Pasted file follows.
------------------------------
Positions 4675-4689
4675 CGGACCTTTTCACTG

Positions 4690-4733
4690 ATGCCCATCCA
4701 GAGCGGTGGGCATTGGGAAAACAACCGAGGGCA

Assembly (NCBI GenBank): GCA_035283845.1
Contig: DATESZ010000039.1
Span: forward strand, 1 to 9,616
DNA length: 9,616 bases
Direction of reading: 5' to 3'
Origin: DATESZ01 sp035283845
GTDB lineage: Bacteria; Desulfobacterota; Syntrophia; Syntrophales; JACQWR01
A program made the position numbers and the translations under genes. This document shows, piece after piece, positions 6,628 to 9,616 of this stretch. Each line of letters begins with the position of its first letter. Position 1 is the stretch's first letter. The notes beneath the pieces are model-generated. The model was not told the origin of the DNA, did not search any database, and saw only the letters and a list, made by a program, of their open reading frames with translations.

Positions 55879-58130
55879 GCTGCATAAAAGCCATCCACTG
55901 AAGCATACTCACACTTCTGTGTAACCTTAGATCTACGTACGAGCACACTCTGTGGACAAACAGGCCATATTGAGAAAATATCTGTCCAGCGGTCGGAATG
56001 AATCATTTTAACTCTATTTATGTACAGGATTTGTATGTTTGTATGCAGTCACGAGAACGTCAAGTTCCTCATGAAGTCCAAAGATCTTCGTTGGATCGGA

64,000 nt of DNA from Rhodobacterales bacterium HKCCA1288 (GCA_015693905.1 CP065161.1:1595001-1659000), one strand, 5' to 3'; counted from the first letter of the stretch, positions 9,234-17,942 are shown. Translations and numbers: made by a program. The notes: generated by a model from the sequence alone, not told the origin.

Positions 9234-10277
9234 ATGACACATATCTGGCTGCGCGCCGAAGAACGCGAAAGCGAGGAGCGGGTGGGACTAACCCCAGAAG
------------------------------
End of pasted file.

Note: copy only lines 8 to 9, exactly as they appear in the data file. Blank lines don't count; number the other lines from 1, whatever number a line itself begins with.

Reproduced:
Span: forward strand, 1 to 9,616
DNA length: 9,616 bases